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Doppelgängers can pass as identical twins even though they are not actual siblings.
Or are they?
A research team collaborated with Canadian photographer François Brunelle, who has been taking portraits of identical – and unrelated – people since 1999 as part of his “I’m not a look-alike!” project.
They used facial-recognition software on 32 pairs of Brunelle’s models to figure out how many facial similarities the pairs shared. When they compared the scores with those of identical twins, the software awarded twin-like scores to half of the doppelgänger pairs.
The team then took DNA samples from these 16 participants and were fascinated at the similarities: Nine of 16 very similar-looking pairs shared a lot of common genetic variations, making them “virtual twins,” according to co-author Manel Esteller.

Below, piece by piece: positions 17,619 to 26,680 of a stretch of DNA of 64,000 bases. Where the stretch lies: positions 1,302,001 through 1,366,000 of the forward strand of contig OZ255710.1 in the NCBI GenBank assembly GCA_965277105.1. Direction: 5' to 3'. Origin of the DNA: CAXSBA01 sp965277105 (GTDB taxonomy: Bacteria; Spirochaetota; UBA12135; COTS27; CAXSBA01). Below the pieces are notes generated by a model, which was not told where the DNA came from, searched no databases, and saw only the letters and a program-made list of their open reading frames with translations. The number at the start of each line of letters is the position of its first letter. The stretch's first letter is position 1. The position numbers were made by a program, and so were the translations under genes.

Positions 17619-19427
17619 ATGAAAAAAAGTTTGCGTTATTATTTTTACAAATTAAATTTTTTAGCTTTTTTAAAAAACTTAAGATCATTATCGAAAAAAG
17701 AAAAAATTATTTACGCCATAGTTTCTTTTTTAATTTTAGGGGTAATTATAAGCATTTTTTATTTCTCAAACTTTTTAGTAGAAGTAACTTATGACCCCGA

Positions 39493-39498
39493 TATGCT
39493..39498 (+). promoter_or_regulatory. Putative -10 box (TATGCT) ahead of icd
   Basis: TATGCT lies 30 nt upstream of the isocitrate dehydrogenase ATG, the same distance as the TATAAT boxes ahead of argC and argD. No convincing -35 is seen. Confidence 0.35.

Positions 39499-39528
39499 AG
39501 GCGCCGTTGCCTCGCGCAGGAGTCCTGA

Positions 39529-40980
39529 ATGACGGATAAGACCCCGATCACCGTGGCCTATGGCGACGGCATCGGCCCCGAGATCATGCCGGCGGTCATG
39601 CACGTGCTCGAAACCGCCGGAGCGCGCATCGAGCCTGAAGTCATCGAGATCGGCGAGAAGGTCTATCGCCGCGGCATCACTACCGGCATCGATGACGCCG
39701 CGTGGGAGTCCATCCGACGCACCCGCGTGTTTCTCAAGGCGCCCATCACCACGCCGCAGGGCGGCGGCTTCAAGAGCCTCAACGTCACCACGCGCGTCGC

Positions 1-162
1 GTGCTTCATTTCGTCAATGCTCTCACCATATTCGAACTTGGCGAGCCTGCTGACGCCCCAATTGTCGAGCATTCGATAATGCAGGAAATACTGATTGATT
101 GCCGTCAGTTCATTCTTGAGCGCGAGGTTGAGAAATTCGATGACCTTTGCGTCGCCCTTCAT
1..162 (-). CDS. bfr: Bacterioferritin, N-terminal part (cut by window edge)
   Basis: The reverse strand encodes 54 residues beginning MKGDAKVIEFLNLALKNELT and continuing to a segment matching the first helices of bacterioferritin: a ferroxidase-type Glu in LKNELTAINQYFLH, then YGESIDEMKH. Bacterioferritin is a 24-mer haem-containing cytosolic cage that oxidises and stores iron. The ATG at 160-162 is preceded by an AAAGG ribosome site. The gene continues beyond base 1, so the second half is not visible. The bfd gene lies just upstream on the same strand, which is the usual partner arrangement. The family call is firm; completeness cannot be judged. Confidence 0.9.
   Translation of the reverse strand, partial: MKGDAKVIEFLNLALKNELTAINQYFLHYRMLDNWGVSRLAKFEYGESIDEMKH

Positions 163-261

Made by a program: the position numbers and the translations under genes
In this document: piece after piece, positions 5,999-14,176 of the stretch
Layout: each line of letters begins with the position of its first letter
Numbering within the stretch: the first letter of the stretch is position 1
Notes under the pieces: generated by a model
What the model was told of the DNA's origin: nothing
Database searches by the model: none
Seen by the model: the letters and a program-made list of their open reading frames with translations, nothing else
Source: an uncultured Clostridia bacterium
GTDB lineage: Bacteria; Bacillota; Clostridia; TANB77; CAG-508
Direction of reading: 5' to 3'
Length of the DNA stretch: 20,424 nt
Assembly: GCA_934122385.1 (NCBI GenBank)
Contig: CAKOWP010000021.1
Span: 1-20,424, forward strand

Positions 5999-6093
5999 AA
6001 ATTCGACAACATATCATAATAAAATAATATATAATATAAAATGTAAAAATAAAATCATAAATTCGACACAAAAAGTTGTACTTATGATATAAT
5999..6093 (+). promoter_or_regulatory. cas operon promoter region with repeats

Esteller and his colleagues noted that the identical pairs were more likely than non-doppelgängers to share characteristics, such as their weight, height, smoking history and education levels.
However, they added that there were some fundamental differences among the doppelgängers, including different epigenomes, which are variations in expressed traits influenced by the experiences of past generations.
From the standpoint of nature vs. nurture, this shows that DNA, rather than environmental influences or shared life experiences, is mostly responsible for the similarities in doppelgängers’ looks.
The authors explained that the findings could have far-reaching medical implications in the future: Because people with identical DNA may be equally prone to specific hereditary disorders, doctors might utilize facial analysis as a simple pre-screening method.